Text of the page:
MADRID (AP) Lionel Messi’s tax trial began Tuesday with the player deciding not to appear in court for early proceedings.

Messi is facing a prison sentence of nearly two years on charges he failed to properly pay taxes for part of his earnings from Barcelona from 2007-09.

[ FOLLOW: All of PSTS’s Copa coverage ]

The Argentina playmaker is not obligated to appear in the Barcelona court until Thursday, when he is scheduled to testify before a judge. Sentencing is not expected until next week.

Messi and his father, Jorge Horacio Messi, have been charged with three counts of tax fraud for allegedly defrauding Spain’s tax office of 4.1 million euros ($4.5 million).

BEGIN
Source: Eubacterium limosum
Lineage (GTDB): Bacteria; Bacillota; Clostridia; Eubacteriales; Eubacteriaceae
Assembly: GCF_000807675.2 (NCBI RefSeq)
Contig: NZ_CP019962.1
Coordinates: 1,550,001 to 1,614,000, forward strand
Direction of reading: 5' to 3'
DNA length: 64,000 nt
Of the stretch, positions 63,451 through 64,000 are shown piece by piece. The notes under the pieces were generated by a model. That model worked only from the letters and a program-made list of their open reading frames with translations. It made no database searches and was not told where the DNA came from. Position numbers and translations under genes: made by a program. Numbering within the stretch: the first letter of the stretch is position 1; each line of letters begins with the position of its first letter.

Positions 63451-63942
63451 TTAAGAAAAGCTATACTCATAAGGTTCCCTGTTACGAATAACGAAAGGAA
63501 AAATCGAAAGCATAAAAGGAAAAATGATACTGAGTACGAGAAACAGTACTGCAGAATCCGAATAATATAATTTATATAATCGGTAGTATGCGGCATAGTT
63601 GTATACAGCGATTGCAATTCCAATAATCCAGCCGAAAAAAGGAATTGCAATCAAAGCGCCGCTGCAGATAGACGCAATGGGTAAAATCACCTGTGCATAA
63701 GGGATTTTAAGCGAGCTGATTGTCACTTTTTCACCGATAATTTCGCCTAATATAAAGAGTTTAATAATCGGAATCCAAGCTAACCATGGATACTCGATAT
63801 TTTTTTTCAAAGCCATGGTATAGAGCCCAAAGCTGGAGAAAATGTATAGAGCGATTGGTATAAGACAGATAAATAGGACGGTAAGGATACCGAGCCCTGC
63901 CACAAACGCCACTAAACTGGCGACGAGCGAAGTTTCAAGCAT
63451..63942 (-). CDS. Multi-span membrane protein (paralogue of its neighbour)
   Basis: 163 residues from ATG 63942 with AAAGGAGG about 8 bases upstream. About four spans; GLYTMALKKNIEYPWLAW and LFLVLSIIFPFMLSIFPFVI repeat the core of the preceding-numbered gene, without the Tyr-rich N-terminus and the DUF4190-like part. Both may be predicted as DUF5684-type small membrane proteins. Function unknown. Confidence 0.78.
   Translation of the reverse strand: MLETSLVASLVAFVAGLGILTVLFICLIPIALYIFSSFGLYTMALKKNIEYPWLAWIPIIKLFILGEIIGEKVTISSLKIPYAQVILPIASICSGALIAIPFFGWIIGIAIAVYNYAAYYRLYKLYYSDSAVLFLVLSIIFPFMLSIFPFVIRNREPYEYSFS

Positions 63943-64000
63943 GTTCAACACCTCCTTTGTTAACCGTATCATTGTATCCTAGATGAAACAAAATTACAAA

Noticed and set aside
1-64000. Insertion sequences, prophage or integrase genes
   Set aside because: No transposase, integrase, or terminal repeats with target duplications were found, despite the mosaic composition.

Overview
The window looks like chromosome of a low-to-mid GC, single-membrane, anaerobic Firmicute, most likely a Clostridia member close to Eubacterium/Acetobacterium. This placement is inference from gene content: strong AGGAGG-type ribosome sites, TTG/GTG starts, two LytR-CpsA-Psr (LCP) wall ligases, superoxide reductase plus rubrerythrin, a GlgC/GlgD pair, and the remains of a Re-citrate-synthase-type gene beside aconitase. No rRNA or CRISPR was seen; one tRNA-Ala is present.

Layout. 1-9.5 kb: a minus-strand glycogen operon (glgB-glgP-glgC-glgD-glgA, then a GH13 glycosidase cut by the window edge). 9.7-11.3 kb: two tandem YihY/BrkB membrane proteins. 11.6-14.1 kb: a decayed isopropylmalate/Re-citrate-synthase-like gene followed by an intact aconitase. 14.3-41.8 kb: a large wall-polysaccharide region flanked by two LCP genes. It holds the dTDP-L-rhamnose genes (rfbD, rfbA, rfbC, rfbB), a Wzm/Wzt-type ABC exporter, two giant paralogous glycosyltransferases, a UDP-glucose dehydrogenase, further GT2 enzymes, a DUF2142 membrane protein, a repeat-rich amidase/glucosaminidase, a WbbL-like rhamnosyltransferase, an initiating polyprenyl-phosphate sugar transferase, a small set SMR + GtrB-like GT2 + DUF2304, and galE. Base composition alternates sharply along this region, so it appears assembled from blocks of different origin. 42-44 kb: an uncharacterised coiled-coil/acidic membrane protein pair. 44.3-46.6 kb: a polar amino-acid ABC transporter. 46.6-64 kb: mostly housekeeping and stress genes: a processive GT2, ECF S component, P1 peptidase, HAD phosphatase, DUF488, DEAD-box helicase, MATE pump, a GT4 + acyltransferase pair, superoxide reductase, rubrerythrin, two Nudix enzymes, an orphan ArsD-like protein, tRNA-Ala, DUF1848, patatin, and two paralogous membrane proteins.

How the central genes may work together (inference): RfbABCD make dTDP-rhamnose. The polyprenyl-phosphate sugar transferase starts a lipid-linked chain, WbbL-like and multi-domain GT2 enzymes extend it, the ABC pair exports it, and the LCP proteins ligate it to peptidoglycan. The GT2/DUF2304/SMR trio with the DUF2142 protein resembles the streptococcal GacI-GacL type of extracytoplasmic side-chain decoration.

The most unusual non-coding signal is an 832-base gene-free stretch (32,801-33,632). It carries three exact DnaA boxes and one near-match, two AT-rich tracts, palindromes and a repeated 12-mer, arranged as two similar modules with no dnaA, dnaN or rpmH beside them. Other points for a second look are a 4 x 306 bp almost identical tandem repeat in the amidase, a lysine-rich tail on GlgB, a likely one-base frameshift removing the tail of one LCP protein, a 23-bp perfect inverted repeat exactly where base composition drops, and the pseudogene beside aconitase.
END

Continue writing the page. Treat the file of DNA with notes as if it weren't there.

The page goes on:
Because of the trial, Messi is missing Argentina’s preparation for the Copa America Centenario, which begins Saturday in the United States. He is expected to fly straight to the U.S. to join his teammates after the trial ends. Argentina debuts in the tournament on Monday against defending champion Chile.

Even if found guilty, it is highly unlikely that Messi or his father will face any jail time. They have denied wrongdoing.

[ COPA AMERICA PREVIEWS: Group A | BC | D ]

“Everything is good. Everybody is calm,” said Messi’s lawyer, Enrique Bacigalupo, as he arrived at the Barcelona court on Tuesday.